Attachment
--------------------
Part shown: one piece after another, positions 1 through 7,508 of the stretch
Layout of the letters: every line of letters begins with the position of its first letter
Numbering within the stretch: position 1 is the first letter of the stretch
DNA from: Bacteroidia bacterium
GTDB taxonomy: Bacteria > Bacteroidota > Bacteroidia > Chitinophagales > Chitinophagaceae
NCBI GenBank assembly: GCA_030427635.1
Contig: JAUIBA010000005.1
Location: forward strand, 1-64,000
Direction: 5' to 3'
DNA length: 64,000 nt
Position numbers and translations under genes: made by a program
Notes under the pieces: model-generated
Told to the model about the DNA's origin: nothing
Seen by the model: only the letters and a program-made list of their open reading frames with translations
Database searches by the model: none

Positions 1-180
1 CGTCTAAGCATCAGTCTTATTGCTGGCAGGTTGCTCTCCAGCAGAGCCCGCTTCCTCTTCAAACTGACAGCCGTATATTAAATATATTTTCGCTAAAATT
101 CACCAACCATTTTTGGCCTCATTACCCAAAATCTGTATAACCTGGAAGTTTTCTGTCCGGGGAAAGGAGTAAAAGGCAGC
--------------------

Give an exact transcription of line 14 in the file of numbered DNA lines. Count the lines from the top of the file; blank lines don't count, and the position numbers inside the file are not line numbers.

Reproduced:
Seen by the model: only the letters and a program-made list of their open reading frames with translations